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Huawei Nova and Nova Plus review: Hands-on with the Nexus 6 mini-me

Huawei reprises Nexus 6 design in a more compact case

It seems sometimes that Huawei is hell-bent on global domination, such is the frequency of its smartphone launches. It kicked off 2016 with the unveiling of the gigantic Mate 8, followed up with the crazy dual-camera P9 and P9 Plus. And now there’s another pair of Huawei phones to consider: the Huawei Nova and Huawei Nova Plus.

Despite the fact that they both have the same name, though, the two phones look quite different. The Nova has a 5in screen and looks just like a mini Nexus 6, complete with the black strip surrounding the camera at the back, while the Nova Plus’ display measures 5.5in corner to corner and has been styled like a smaller Mate 8.

And, with bodies crafted from metal and slick-looking, curved-edge “second-generation” 2.5D glass on the front, they look and feel a lot nicer than the mid-range specifications (see below) would suggest. There’s a circular fingerprint reader on the rear, mounted centrally, which can be used to pull down the notifications menu, swipe through gallery photos and answer calls, and it’s paired with NFC for contactless payment via Android Pay.

Huawei Nova and Huawei Nova Plus review: Key specifications

Huawei Nova

Huawei Nova Plus


5in, 1,920 x 1,080, IPS

5.5in 1,920 x 1,080, IPS


2GHz octa-core Qualcomm Snapdragon 625

2GHz octa-core Qualcomm Snapdragon 625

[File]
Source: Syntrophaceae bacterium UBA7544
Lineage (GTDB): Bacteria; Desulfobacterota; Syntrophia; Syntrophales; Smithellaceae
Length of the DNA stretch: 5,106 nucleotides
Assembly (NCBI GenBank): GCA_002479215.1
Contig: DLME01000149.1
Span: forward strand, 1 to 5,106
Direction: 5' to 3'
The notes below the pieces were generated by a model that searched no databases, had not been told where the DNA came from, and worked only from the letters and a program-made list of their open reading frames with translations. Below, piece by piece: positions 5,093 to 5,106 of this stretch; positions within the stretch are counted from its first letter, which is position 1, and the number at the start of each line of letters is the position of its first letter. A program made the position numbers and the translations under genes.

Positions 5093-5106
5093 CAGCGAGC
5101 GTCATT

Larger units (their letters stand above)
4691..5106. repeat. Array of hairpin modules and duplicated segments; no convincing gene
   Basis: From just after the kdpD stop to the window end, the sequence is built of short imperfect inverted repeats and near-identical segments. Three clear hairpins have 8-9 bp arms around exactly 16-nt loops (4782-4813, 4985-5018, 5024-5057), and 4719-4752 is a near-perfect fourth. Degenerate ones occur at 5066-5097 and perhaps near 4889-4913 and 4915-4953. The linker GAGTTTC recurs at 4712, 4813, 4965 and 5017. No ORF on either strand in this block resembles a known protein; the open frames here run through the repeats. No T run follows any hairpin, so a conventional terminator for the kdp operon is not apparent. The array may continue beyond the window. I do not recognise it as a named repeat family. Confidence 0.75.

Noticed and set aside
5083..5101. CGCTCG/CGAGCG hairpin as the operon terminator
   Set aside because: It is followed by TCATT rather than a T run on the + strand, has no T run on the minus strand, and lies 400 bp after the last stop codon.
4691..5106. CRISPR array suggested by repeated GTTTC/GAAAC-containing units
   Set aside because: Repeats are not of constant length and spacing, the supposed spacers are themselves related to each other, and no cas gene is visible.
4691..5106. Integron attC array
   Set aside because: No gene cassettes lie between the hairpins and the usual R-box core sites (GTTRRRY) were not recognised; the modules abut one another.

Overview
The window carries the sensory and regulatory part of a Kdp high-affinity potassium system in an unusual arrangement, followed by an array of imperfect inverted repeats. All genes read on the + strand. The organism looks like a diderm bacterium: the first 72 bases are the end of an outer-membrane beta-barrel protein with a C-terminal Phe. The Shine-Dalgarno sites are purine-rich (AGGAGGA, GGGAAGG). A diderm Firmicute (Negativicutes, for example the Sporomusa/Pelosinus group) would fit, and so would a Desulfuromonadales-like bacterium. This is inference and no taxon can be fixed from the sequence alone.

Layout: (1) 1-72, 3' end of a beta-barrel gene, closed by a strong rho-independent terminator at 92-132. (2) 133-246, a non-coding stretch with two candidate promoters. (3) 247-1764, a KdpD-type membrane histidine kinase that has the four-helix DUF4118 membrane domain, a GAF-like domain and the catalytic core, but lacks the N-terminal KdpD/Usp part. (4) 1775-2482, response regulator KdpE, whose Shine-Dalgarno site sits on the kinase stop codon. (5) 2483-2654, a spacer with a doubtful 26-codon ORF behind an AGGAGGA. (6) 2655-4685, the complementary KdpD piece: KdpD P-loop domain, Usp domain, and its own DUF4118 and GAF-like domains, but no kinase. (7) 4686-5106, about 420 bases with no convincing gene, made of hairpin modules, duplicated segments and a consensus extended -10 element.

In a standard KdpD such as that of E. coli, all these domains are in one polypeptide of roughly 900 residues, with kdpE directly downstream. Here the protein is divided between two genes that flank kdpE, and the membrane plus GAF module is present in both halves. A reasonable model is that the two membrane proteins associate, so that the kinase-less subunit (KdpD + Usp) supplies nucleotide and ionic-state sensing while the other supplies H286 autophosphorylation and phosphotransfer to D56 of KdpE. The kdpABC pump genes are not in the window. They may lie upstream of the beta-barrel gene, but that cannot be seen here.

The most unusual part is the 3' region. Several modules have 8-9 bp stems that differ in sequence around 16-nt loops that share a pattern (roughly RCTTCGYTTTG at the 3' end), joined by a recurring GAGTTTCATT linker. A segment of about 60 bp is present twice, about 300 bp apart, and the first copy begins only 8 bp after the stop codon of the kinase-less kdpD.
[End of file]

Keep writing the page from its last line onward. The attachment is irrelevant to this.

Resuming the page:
32GB, with microSD slot expansion up to 128GB

32GB, with microSD slot expansion up to 128GB


All-metal body, “second-generation” 2.5D glass

All-metal body, “second-generation” 2.5D glass





Silver, grey, gold, rose gold

Gold, silver, grey


3,020mAh (48 hours “normal usage”)

3,340mAh (52 hours “normal usage”)

As well as being quite different in terms of design, there’s also a lot of divergence when it comes to the specifications. The Nova Plus has a better camera with a 16-megapixel resolution, compared with the Nova’s 13 megapixels. It also holds another advantage over the smaller Nova: optical image stabilisation (OIS), which should help it capture better photographs in low light.

The other major difference is the battery. With a larger chassis, the Nova Plus has a 3,340mAh power pack compared to 3,020mAh for the Nova.

Elsewhere, both the Huawei Nova and Nova Plus share the same processor: surprisingly, it isn’t a Kirin like the P9 and P9 Plus, but a 2GHz, octa-core Snapdragon 625 chip from mobile CPU giant, Qualcomm. There’s 3GB of RAM in both phones, and a microSD slot for expanding the onboard storage.

Alas, both phones are also endowed with Huawei’s Emotion UI – complete with the company’s crazy “knuckle sense” tech, which allows you to carry out various tasks by tapping the screen with your knuckles.

Luckily, the company has been steadily improving the way Emotion UI looks and works recently, so it’s much more bearable than it once was. I’d still prefer Huawei to give consumers the choice between its own software and pure Android, but at least the company appears to be listening.

Huawei Nova and Huawei Nova Plus review: Early verdict

With mid-range smartphones such as the Nova and Nova Plus, success rides almost entirely on the price, especially with so many top-quality handsets in this bracket right now. I’m thinking of the OnePlus 3 here and also the original, 5.5in Nexus 6, which offer faster processors than either of the new Huawei Novas.

At €399 for the Nova and €429 for the Nova Plus (available from 26 September), however, both work out fractionally more expensive than the OnePlus 3 and Nexus 6. Undoubtedly the price will come down over time, but for now I think these two are a touch too pricey, even considering how nice the design is.

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